Federal Republic of Canada
Timeline: Cinco De Mayo
Flag of Canada
Flag Canada
North America Political Canada CDM
Location Canada
Anthem "O Canada"
Capital Ottawa
Largest city Toronto
Other cities Hamilton, Calgary, Vancouver, Winnipeg, Halifax
  others French
Ethnic Groups
European White
  others African, Indian, Indigenous
Demonym Canadian
Government Parliamentary Republic
  legislature Parliament of Canada
President Stephen Harper
Prime Minister Peter MacKay
Population 28,567,145 
Established 1991
Independence from Britain
  declared 1991
  recognized 1991
Currency Canadian pound
Internet TLD .ca

The Federal Republic of Canada (French: Republique Federal du Canada) is a parliamentary democracy, organized as a federal republic consisting of sixteen provinces and a federal district. Prior to 1991, it was a quasi-independent Republic of the British Union, although after 1945 it operated with almost complete political autonomy within the British Commonwealth, albeit with considerable influence and pressure from London. In 1991, with the collapse of the British Empire, Canada formally withdrew from the Commonwealth and declared itself an independent republic. In 1995, the province of Quebec formally seceded from Canada to form the Republic of Quebec. Quebec's secession led to the 1996 Constitutional Reforms which devolved further authority to the provinces and territories, thus effectively federalizing the country.

Canada is the largest nation by total landmass in the world, only 200 sq mi larger than the Russian Federation. Its largest city is Toronto, and its capital is Ottawa. Since emerging from a recession in the late 1990's, it has been the world's second-fastest growing economy and as of 2011 is the eighth-largest economy in the world.



Canada is an independent, constitutional republic and is a parliamentary democracy. It is regarded as the constitutional successor to the Confederation of Canada and the Canadian government in exile. The Federal Republic of Canada was declared in 1991 following the approval of the 1990 Canadian Constitution. Following the independence of Quebec in 1995, the Parliament of Canada convened a constitutional convention that included representatives of the various provinces and signed a variety of reforms in April of 1996 that devolved further power to the provinces, including self-taxation, the authority to form a Provincial Guard, the ability to popularly elect Provincial Governors, and the establishment of a provincial judicial system. This decentralization of power was seen as likely helping the further devolution of Canada. The 1996 Convention on the Canadian Constitution (3C96) also included reforms allowing for a proportionally represented Senate with equal seats for each province.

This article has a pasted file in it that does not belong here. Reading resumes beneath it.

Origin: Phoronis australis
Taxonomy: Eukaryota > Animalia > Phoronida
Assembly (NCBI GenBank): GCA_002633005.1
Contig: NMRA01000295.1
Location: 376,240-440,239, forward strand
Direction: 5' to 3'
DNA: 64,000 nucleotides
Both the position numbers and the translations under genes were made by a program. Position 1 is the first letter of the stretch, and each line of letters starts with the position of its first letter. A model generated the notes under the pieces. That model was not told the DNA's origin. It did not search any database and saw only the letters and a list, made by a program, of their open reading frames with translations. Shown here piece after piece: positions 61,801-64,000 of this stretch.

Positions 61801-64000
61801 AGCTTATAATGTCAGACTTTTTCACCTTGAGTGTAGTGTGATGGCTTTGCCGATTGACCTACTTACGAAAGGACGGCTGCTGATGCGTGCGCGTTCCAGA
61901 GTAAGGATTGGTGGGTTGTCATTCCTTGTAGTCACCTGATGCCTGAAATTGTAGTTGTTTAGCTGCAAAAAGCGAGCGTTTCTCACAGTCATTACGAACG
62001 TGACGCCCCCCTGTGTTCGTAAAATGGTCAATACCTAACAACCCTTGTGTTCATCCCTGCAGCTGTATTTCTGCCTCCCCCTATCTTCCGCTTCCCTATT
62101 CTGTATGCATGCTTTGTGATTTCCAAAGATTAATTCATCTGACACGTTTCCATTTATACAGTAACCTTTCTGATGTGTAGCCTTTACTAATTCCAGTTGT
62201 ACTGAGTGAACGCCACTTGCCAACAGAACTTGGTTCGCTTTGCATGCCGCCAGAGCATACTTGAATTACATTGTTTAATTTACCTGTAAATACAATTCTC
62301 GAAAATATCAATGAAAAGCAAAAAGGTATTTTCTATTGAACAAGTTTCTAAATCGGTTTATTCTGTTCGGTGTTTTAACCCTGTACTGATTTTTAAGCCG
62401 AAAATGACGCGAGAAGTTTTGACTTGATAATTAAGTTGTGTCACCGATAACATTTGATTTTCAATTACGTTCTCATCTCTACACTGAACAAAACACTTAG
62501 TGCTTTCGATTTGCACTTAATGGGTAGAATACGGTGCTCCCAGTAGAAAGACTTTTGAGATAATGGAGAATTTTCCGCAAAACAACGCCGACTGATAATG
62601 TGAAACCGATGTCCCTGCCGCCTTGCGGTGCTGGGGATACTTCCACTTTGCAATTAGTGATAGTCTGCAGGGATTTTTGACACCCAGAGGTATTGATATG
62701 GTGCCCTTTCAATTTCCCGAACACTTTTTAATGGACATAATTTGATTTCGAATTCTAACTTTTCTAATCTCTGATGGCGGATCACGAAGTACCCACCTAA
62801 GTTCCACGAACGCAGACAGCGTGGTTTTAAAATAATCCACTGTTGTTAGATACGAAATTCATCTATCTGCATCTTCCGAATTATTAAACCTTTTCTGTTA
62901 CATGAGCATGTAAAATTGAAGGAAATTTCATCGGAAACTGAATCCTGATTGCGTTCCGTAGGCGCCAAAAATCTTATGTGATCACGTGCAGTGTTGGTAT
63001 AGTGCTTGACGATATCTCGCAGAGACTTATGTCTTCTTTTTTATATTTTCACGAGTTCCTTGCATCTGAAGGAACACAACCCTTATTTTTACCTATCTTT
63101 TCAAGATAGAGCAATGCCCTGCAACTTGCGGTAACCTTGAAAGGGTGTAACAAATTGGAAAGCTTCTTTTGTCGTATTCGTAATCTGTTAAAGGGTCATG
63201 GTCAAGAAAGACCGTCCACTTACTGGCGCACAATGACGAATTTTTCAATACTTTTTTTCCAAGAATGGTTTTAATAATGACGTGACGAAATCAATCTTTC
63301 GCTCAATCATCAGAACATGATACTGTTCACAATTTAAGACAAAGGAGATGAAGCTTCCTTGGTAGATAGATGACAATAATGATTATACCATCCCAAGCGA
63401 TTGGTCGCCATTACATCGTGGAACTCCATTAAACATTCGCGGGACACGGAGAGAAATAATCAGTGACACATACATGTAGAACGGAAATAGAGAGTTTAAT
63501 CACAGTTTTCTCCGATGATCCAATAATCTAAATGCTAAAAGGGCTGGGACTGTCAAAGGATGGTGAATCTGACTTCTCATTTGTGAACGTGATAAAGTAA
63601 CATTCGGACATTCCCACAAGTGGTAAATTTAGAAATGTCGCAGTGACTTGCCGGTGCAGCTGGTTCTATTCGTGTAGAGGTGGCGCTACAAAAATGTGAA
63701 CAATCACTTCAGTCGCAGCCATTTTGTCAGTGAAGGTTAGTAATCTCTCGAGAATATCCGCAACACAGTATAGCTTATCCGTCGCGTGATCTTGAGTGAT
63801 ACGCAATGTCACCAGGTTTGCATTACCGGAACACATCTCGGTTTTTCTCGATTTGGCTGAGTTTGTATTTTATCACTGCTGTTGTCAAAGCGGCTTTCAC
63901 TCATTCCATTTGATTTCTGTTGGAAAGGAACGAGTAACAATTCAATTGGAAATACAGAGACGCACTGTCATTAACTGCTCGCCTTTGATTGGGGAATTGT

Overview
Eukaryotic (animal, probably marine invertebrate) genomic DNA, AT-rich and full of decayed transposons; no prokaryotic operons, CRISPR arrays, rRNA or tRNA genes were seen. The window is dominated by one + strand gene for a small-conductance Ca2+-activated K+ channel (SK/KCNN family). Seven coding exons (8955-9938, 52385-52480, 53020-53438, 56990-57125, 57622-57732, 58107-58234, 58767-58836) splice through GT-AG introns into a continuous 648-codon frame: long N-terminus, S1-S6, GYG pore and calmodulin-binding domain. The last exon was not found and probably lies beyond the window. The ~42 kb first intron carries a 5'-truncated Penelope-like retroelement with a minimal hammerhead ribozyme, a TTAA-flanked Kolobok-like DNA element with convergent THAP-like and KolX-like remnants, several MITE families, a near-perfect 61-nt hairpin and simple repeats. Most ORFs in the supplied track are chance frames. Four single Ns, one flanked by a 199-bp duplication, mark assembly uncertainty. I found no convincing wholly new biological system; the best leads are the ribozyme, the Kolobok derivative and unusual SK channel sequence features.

The provinces of Canada - British Columbia, Alberta, Saskatchewan, Manitoba, Ontario, Newfoundland, Nova Scotia, New Brunswick and Prince Edward Island - all have popularly-elected "Legislative Assemblies" whose members are called MLAs. Each province also elects an executive known as a Governor who serves the same purpose at the provincial level as the President on the Federal level. The three Territories of Canada - Yukon, the Northwest Territories and Nunavut - all have Governors appointed by the Senate of Canada and their Legislative Assemblies have much less home-rule power. Each Legislative Assembly is headed by a Premier, who serves the same purpose within that body as the Prime Minister on the federal level.

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